Currently second in the Bundesliga, RasenBallsport Leipzig are on course to qualify for next season's Champions League. However, some experts say the Red Bull-backed club could be in breach of UEFA regulations.
Article 5 of UEFA's rules and regulations for the 2016-17 Champions League season, entitled "integrity of the competition," states that "no individual or legal entity may have control or influence over more than one club participating in a UEFA club competition."
The company behind RasenBallsport Leipzig, Austrian energy-drink manufacturer Red Bull, are also the principal backers of FC Red Bull Salzburg - currently on course for an eighth Austrian Bundesliga title in 11 years and odds on favorites to qualify for next season's Champions League.
But according to a report in published in the Austrian newspaper "Salzburger Nachrichten" in February: "European football's governing body [UEFA] has signaled that only one Red Bull-backed club may play in the Champions League."
Should this be the case, only Red Bull Salzburg, as the higher positioned team in their league, would be permitted to compete.
Billionaire Red Bull chief Dietrich Mateschitz, 72, is the financial power behind the company's sporting ventures, including RasenBallsport Leipzig & Red Bull Salzburg
"If both clubs qualify for the Champions League, which seems likely, one has to ask whether they conform to UEFA's regulations," former Rapid Vienna sporting director Andreas Müller told German public television station WDR when asked about the matter for a report that was broadcast on the weekend. "And the answer has to be: no, certainly not."
In the same report, football lawyer Thomas Dehesselles added: "The fact that the two clubs could compete in the same competition, and potentially even directly against each other, would not just be legally dubious but also a sporting-political disaster."
Red Bull insists that Red Bull Salzburg and RasenBallsport Leipzig are separate, independent entities but the links between the two teams are well documented.
Both are wholly dependent upon the financial backing of Red Bull owner Dietrich Mateschitz and both feature the name of their parent company in their names - although the pseudonym RasenBallsport, an invented term which translates to "lawn ball sport," is used in Leipzig since the German football league (DFL), which operates the Bundesliga, prohibits the use of sponsor names.
Both teams play in the same kit with almost identical logos. Again, RB Leipzig's logo was altered slightly to adhere to DFL regulations. But that didn't prevent confusion in last summer's Champions League second qualifying round when Red Bull Salzburg's Andreas Ulmer emerged for the second half having accidently put on an RB Leipzig shirt.
Up until this season, Ralf Rangnick, 58, held the position of sporting director at both RB Leipzig and RB Salzburg
There are overlaps in personnel as well. Up until this season, RB Leipzig's sporting director, Ralf Rangnick, credited as the brains behind RB Leipzig's sporting success, was also sporting director in Salzburg.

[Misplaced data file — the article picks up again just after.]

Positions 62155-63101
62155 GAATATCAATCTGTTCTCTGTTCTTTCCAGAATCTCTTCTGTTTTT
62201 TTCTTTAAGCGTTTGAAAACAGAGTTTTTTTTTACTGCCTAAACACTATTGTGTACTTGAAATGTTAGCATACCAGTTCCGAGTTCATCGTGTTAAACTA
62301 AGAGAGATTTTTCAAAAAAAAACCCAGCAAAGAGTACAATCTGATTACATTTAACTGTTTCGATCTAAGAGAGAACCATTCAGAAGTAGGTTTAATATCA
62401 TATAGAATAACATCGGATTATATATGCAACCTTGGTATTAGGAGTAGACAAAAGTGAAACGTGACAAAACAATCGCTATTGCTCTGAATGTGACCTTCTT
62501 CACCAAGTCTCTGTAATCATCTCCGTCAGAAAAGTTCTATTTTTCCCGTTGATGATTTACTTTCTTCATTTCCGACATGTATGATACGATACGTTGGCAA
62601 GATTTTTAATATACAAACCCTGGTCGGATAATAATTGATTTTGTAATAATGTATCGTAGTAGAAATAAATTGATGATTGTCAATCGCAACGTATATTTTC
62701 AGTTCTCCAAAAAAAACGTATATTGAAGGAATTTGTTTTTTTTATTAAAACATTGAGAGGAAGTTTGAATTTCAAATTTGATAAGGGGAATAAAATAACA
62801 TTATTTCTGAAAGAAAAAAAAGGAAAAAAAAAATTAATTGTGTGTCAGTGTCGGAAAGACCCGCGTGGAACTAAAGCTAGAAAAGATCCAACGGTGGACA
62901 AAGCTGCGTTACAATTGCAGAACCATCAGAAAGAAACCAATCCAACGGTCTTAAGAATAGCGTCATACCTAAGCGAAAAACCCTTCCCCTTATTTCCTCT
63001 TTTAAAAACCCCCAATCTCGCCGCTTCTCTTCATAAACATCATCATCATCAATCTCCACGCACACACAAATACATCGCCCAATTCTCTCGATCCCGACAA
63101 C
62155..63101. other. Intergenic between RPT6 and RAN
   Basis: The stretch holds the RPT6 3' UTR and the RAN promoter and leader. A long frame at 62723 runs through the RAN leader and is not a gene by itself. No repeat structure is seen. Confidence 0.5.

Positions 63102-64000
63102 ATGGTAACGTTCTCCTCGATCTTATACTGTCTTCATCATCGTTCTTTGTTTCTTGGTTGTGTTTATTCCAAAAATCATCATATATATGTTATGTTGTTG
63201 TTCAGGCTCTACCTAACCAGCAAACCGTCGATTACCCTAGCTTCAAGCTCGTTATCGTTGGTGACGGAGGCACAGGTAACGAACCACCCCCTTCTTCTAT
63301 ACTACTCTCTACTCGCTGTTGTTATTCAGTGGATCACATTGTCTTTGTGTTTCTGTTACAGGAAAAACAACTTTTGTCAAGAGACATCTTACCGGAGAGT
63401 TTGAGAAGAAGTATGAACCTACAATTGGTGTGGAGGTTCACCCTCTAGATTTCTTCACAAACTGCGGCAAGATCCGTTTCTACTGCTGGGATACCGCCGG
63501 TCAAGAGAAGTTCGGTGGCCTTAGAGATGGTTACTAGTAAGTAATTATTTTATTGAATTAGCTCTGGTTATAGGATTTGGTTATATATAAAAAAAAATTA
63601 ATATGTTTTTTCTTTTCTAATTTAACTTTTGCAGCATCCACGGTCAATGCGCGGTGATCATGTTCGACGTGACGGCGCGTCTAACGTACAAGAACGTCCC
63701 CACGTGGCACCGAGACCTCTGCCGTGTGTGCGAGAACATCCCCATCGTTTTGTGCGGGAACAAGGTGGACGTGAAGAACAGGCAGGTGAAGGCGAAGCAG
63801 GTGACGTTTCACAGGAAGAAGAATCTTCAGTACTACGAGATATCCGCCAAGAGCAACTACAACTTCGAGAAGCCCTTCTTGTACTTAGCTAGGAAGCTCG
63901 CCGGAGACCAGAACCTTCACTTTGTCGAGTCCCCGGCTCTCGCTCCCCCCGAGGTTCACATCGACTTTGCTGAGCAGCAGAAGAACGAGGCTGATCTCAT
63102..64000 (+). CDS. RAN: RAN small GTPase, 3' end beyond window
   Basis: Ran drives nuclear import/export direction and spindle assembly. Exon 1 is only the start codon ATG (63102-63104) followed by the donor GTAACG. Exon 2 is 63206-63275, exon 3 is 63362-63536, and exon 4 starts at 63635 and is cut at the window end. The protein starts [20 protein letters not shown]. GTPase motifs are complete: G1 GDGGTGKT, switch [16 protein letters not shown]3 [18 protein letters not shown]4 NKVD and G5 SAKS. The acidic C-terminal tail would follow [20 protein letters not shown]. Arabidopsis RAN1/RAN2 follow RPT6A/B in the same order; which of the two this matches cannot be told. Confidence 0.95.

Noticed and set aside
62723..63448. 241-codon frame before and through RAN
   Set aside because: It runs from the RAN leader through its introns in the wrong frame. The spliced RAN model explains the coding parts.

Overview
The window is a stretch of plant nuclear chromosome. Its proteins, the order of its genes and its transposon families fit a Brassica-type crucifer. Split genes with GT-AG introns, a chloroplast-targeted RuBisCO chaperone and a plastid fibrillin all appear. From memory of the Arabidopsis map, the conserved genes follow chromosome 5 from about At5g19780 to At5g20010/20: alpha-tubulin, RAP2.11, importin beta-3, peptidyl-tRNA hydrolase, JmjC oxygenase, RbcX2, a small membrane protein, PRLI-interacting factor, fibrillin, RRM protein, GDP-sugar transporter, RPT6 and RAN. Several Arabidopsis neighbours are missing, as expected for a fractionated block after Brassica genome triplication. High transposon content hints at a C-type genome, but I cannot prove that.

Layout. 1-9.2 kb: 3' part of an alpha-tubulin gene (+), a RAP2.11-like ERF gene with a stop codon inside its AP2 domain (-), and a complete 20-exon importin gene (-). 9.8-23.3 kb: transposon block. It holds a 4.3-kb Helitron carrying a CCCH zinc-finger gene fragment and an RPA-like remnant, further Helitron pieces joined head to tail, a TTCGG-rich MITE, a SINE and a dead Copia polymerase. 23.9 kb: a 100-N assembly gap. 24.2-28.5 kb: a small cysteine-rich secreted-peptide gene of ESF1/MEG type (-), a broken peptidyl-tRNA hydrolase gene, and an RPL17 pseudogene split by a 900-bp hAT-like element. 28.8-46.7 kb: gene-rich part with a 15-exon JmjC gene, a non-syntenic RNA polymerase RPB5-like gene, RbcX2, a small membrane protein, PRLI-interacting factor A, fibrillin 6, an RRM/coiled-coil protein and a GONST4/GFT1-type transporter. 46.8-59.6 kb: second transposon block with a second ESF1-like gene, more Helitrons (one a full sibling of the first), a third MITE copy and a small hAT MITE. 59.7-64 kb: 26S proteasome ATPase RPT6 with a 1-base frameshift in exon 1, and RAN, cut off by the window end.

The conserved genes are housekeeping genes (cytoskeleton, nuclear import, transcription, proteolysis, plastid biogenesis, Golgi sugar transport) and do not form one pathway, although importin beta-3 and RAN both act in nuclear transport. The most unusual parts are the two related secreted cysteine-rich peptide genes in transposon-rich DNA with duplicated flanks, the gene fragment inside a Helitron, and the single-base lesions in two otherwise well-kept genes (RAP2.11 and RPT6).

Similarly, RB Leipzig CEO Oliver Mintzlaff is also Red Bull's "head of global soccer." Earlier this year, he was obliged to physically clear his desk in Salzburg. However, the extent to which the two are still involved in both clubs remains unclear, especially given the similarities in playing style on teams throughout the entire Red Bull organization.
Transfers between the two clubs have also highlighted the levels of co-operation between Leipzig and Salzburg - although the Leipzig-based team increasingly appears to be favored, with Salzburg reduced to the role of what appears to be similar to a "farm team" in the North American model.
Nine of RB Leipzig's current Bundesliga squad were recruited from Salzburg and the transfer activity between the two clubs has raised eyebrows. Due to a clause in his contract prohibiting a move to a rival Austrian club, Rapid Vienna's Marcel Sabitzer wasn't permitted to sign for RB Salzburg in 2014. Instead, he signed for RB Leipzig who promptly loaned him to Salzburg.
Last summer, full back Bernardo was suddenly transferred from Salzburg to Leipzig. No transfer fee was discussed with Rangnick stating: "We'll discuss the technicalities later."
Transfer dealings have also helped RB Salzburg circumvent UEFA's Financial Fair Play rules. In order to make the two clubs appear more independent, Red Bull has reduced its official role in Salzburg to that of principal sponsor rather than outright owner. But according to UEFA regulations, no single sponsor may contribute more than 30 percent of a club's total income.
Instead, RB Leipzig have paid inflated fees for players such as 18-year-old Dayot Upamecano (10 million euros, $10.7 million) and 22-year-old Naby Keita (15 million euros), thus enabling Red Bull to finance a large part of RB Salzburg's 60-million-euro budget indirectly via RB Leipzig.
Both clubs are searching for new sponsors to help share the burden and adhere to Financial Fair Play, but the search is proving difficult, at least in part because potential sponsors are put off by the dominant, omnipresent Red Bull branding.
RasenBallsport Leipzig insist that they are not worried about penalties or about their eligibility to compete in the Champions League since the two clubs are, legally speaking, separate entities. But against the background of such intricate co-operation, the two clubs now run the risk of falling foul of UEFA's regulations.